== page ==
Amazon vendors threatened to shoot during the tornado

Workers are using the equipment to remove the portion of the roof that remained on the severely damaged Amazon Duty Center in Edwardsville, Illinois.  The Amazon Prime delivery van is located in the lower left corner.

Workers are using the equipment to remove the portion of the roof that remained on the severely damaged Amazon Duty Center in Edwardsville, Illinois.
Photography: Jeff Roberson (AP)

Amazon delivery driverwith across the road Midwest faced a horrific election last week: Keep ride and package delivery in the middle screaming tornado warnings or you risk getting fired.

Tmessage ext viewed from Bloomberg show a painful dilemma in the midst of which Amazon workers faced The outbreak of a deadly tornado on Friday. in the subject, says the driver who contacts his dispatcher about them a tornado warning was heard. In response, the dispatcher told the driver that “Just keep driving.

About 40 minutes later, the driver sent an accompanying message saying he heard tornado sirens all around him. “Just keep delivering for now,” the dispatcher replied. “We have to wait for news from Amazon. If we have to bring people back, the decision will be up to them. “

Fearing that the tornado would turn their van into a “suitcase,The driver asked to return to the facility and shelter, but was told that this could lead to their interruption. “If you decide to come back with your packages, it will be considered as rejecting your route, which will end up ending with you not having a job tomorrow morning,” the dispatcher said. “Sirens are just a warning.”

The driver was reportedly about 30 miles (48 kilometers) far from the Amazon Edwardsville, Illinois warehouse, which was decimated by one of the tornadoes that passed through six states. Aat least six workers were killed in the storm ripped from the roof of the building and destroyed two concrete walls 40 feet high (12 meters). Fourty five other workers who sheltered in the place are saved. The Directorate for Safety and Health at Work has since opened investigations in the collapse of the warehouse.

Both warehouse workers and drivers found themselves risking their lives in the middle of Amazon’s busiest season of the year. Online sales Grow almost every day before Christmas, and online ordering, in general, has seen a amplify due to a change in shopping habits brought about by the pandemic. Amazon’s reliance on a scattered network of contracted package delivery workers has reportedly complicated rescue efforts and created challenges for local police to determine how many people were in the facility. according to the New York Times.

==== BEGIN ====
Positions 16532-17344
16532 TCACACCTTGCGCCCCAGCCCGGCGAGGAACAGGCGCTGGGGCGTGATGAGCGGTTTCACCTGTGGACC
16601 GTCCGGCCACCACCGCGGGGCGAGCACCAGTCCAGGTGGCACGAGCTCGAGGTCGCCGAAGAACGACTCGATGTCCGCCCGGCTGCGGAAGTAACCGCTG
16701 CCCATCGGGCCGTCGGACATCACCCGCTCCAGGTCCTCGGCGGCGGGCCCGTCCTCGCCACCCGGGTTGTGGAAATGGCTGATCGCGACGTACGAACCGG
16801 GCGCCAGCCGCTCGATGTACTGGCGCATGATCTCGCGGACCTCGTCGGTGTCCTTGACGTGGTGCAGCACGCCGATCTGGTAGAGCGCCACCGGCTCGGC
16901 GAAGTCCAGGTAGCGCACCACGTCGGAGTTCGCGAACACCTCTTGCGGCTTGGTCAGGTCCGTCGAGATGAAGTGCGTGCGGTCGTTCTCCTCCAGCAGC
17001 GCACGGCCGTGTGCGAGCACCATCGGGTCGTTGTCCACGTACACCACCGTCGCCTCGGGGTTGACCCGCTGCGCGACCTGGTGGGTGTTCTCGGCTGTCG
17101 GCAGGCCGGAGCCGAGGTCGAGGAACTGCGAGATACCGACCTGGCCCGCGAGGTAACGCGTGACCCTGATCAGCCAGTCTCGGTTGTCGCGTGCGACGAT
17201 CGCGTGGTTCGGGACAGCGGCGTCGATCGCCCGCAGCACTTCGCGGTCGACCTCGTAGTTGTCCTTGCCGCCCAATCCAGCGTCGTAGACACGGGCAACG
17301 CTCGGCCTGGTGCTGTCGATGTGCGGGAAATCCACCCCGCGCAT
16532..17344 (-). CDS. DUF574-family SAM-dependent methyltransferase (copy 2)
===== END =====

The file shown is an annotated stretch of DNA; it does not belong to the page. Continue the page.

When asked why its drivers delivered packages during well-predicted and extremely dangerous storm, Amazon tried to shift most of the blame to its dispatcher.

“This was a situation that was developing in a wide geographical area, and unfortunately, the delivery partner’s dispatcher did not follow standard security practices,” an Amazon spokesman told Bloomberg. “This dispatcher should have immediately instructed the driver to seek shelter when the driver reported hearing tornado sirens. During this text exchange, the local Amazon team ensured that each delivery partner instructed their drivers to take cover or seek shelter and advised them to stop delivering in the evening. ”

But loose or even non-existent safety standards fit the pattern; other workers interviewed by Bloomberg claimed to have undergone minimal weather safety training. A previous manager who worked at the fulfillment center near the destroyed facility claimed that the company had not performed any tornado exercises in its entire two years of work there. Amazon disputed that, saying workers are required to undergo training covering security and emergency plans each year.

These first-hand bills from drivers and facility workers are likely to contribute to growing concerns about Amazon’s safety practices. This week, a group of Amazon shareholders filed a decision inviting the board to commission an independent audit of workplace safety in the company. This resolutionwhich could be voted on next May—looks beyond weather events and would seek to explore ways in which Amazon ‘s effectiveness of maximalist business practices and productivity seekers can contribute to worker injuries. The technological behemoth has faced criticism and legal challenges dismissal of workers who talked about the insecure covid-19 protocols, having workers report for duty during deadly floods, and keeping the warehouse open during extreme heat.

Amazon did not immediately respond to Gizmod’s request for comment on the resolution.

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Naveen Kumar

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